It was tragically announced on January 4th 2018 that production of iconic Colman’s Mustard of Norwich would be moved out of Norfolk, with Unilever shifting some production being moved to Burton-on-Trent, with a large proportion being moved over to Germany, a move which, according to Norwich South MP Clive Lewis, is directly related to the government’s “disastrous” Brexit policy.
Writing on his Facebook page, Lewis states: “[This] government … has sat on its hands these past few months and in particular Business Secretary Greg Clark and Norwich North Tory MP Chloe Smith. Both have paraded themselves in local media claiming they were ‘working hard’ to ‘ensure a bright future for [Carrow Works]’ and proudly proclaimed the government was ready to back options to help keep Britvic and Unilever jobs. What did they actually achieve? Nothing.”
Greg Clark, who survived Theresa May’s recent cabinet shuffle to retain his position as Secretary of State for Business, Energy and Industrial Strategy, stated that he was in ‘close contact’ with factory bosses prior to the announcement, however he failed to accept the invitation of Clive Lewis to meet and discuss a way to keep Unilever in Norwich.
Jack Peat of The London Economic has stated that both Britvic and Unilever sounded Brexit warnings shortly after the vote in July 2016, and that by shifting a proportion of production to Germany it retains access to the single market, and by shrinking operations in the UK it still retains access to the UK market, albeit being roughly one tenth of the size.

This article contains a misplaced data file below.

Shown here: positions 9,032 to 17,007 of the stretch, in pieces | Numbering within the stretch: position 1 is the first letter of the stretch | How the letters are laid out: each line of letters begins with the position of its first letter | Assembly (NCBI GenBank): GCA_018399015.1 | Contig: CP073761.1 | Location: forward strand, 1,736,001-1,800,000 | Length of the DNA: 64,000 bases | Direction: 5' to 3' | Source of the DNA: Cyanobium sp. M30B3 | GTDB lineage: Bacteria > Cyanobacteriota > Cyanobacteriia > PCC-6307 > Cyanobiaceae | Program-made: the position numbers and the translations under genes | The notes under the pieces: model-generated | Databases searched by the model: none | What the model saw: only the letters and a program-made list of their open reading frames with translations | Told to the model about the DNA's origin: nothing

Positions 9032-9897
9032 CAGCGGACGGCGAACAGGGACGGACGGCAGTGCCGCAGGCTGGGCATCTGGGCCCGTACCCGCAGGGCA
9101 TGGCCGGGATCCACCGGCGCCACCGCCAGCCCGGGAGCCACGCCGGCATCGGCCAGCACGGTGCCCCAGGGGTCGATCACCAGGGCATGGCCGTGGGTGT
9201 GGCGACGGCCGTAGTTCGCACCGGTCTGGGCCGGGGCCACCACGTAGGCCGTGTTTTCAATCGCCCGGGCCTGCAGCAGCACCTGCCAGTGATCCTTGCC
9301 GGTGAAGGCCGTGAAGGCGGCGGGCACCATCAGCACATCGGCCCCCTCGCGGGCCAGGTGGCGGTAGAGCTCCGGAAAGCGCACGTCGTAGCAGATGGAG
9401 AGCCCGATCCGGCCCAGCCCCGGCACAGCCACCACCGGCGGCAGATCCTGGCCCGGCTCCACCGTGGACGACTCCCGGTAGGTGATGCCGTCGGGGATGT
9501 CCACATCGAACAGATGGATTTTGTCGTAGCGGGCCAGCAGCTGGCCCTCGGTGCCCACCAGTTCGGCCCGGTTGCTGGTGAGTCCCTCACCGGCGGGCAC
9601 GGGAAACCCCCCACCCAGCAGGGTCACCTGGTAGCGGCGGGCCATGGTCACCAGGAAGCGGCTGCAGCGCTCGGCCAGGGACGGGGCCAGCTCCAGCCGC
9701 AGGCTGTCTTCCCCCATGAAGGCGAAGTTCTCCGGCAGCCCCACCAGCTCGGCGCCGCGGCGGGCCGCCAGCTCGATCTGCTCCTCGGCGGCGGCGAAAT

Speaking to ITV News, Clive Lewis laments: “This is terrible news. It’s an iconic brand for Norwich. I will be asking Greg Clark a number of questions, and I think the Business Secretary has questions to ask: he could have done more.”
And now, as if rubbing mustard in the wound, it has emerged that Andrew Griffiths, MP for Burton-on-Trent, has called for Norwich to be scrapped altogether from the Colman’s brand, stating it was “only be fit and proper” to have “Made in Burton-on-Trent” on Colman’s mustard jars. He has even gone as far as to suggest that he would bring up this issue with Unilever, who he is in contact with.
With the loss of both Britvic and Unilever costing Norfolk 800-1000 jobs, it seems trivial and insensitive for Griffiths to boldly lay claim to Colman’s branding, however the issue was quickly put to rest by Unilever’s vice president of supply chain, Jon Strachan, who ensured the Colman’s of Norwich branding would remain despite the move.
Uncertainty and anxiety cloud the futures of workers in Norwich. It is, however, prudent to be aware that this may be a sign of more things to come, with businesses recognising the importance of retaining access to the Single Market as Brexit talks continue.